Imagine the damage Trump could do with the bully pulpit. Four years of that would shred this country to pieces.

Furthermore, in many of his appeals to Evangelicals, Trump's reasoning sounds dangerously close to ideas espoused by The Great Tempter.

The Church, which has God on its side, needs Trump, we are told.

Trump claims the he, and he alone, will "protect" Christianity. He has said he would give Christians "great power" and would increase the numbers and influence of Christians in America.

 In a trailer for an upcoming documentary on PBS' "Frontline," Trump surrogate Omarosa Manigault says, "every critic, every detractor will have to bow down to President Trump." Plus, we know from a New York Times profile of Trump's butler, called "A King in His Castle," that Trump prefers his minions to treat him like royalty.

Trump's offer of great power and expectation of fealty bear striking resemblance to Satan's offer to Jesus in Luke 4:9: "'All this I will give you,' he said, 'if you will bow down and worship me.'"

Trump isn't Satan. If Trump were Satan he would know what the Bible says much better than he does. But the fact that I feel the need to clarify that Trump isn't Satan illustrates the problem. The fact that Trump uses Satan-like tactics should concern Evangelicals.

What does it say about Evangelicals that we could fall for such a ruse?

What does it communicate to politicians that the vote of Evangelicals can be so easily bought?

What do non-Christians think when they see Evangelicals looking to Trump for revival and political power?

The Obama years have been unkind to Evangelicals. But as we see repeated throughout the Old Testament, God uses challenging times to bring renewal and revival when His people have strayed. But a revival won't be jumpstarted by voting for Trump, a person whose values are antithetical to all the Church holds dear. If anything, backing Trump will only stunt the growth of the Church in America.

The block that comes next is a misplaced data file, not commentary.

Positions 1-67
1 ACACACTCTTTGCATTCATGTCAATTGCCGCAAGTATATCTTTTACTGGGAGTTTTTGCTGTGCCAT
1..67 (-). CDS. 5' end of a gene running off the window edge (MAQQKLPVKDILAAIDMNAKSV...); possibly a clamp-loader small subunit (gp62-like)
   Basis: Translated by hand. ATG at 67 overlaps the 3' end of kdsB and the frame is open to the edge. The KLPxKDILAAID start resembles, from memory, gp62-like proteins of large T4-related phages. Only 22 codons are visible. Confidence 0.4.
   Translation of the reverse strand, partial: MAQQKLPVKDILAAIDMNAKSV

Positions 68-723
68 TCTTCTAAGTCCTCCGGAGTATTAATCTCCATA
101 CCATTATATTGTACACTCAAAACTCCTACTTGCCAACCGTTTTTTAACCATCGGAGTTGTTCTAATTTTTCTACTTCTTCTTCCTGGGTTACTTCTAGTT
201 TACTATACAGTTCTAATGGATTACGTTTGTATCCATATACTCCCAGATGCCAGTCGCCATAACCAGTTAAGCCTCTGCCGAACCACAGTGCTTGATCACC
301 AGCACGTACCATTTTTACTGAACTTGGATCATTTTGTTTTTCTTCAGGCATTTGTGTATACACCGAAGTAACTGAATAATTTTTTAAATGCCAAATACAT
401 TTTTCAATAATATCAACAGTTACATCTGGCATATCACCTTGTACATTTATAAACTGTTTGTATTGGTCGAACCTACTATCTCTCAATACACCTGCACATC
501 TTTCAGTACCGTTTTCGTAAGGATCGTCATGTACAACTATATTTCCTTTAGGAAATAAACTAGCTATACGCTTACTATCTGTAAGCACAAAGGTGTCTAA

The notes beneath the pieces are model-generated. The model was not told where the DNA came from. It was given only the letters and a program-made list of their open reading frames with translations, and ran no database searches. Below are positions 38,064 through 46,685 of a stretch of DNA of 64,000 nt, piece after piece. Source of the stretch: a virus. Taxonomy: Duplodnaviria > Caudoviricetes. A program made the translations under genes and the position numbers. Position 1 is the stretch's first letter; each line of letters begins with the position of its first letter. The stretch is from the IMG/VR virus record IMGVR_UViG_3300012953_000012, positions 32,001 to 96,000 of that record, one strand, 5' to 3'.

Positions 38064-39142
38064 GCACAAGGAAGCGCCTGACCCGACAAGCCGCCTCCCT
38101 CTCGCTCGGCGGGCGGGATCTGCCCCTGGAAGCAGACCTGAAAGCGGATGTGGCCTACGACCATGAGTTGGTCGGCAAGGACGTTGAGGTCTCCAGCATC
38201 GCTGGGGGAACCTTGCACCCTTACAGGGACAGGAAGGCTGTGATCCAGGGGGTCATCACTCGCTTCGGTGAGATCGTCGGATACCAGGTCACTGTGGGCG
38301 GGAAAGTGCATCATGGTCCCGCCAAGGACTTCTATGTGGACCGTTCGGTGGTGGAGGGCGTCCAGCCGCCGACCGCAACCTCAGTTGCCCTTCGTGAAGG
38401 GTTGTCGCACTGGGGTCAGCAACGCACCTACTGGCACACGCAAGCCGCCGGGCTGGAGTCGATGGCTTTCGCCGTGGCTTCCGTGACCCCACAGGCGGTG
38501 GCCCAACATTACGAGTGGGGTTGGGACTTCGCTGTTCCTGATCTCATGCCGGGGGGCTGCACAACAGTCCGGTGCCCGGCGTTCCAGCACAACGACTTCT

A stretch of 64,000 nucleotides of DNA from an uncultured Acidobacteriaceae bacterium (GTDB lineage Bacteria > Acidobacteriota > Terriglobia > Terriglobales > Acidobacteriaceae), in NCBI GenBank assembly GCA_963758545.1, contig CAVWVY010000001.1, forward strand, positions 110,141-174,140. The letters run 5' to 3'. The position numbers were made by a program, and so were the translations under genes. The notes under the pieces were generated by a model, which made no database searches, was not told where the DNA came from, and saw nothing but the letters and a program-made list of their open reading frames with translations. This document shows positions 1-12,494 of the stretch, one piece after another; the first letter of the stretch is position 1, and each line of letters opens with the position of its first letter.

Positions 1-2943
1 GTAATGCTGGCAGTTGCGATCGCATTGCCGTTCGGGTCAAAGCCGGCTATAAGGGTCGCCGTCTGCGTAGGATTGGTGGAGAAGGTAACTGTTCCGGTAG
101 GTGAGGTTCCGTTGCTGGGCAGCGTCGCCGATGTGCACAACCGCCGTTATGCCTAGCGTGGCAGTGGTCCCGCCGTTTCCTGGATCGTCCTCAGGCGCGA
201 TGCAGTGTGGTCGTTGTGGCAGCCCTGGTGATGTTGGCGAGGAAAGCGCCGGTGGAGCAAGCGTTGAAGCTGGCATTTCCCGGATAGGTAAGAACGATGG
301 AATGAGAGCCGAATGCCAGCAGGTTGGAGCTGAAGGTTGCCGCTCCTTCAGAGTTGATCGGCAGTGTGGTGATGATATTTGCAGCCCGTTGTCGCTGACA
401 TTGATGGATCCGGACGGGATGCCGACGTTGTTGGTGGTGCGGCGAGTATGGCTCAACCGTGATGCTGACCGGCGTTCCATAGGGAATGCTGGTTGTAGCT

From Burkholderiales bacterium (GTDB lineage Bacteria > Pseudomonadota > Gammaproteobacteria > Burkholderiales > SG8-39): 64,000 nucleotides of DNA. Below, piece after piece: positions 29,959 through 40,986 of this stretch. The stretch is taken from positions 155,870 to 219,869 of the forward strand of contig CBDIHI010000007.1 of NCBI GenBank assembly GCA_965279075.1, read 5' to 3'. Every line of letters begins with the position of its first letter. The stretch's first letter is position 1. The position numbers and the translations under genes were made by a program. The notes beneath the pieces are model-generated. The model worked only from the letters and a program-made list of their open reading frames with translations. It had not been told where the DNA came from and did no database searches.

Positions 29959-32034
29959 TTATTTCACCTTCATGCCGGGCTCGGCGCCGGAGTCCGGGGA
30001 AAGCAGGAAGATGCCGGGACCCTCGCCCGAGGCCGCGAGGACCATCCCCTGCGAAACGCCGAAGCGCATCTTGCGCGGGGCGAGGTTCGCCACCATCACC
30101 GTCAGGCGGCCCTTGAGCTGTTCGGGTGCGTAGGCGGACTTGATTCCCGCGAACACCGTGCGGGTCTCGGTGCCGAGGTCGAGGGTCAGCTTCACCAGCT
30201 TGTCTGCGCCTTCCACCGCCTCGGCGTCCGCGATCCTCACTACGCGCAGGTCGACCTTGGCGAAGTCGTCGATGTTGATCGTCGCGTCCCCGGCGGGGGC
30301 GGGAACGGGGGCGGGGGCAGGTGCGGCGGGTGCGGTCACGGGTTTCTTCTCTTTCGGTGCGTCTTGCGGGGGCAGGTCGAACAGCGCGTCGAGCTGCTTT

This is not a call for Evangelicals to give up on the presidential election, withdrawing in despair, heads held low. This is a call for Evangelicals to be actively engaged in opposing both Clinton and Trump. With grace, humility and wisdom, Evangelicals should announce their opposition and offer a better way.

They should offer a politics that both denounces bigotry and fights for the lives of unborn babies carried to abortion mills, upholds freedom of conscience for themselves as well as Muslims and everyone else, and communicates the benefits of true marriage for the public good while working with the LGBT community to prevent bullying, runaway teen homelessness and other issues of common concern.

Let us show the nation there is a better way. Evangelicals, working alongside those with similar values, can offer a biblically-sound political philosophy that maximizes order and liberty, values work while eliminating extreme poverty, and recognizes the dignity of all without requiring conformity. Let us work on that, not on electing Trump.

Trump can't be trusted. He has demonstrated repeatedly that he'll say whatever benefits him at the moment and change positions the next. He has no center. The only thing Trump is for is himself.

Don't make a deal with a man like that. If you play around with this snake you'll likely get bit.

Contact:, @NappNazworth (Twitter)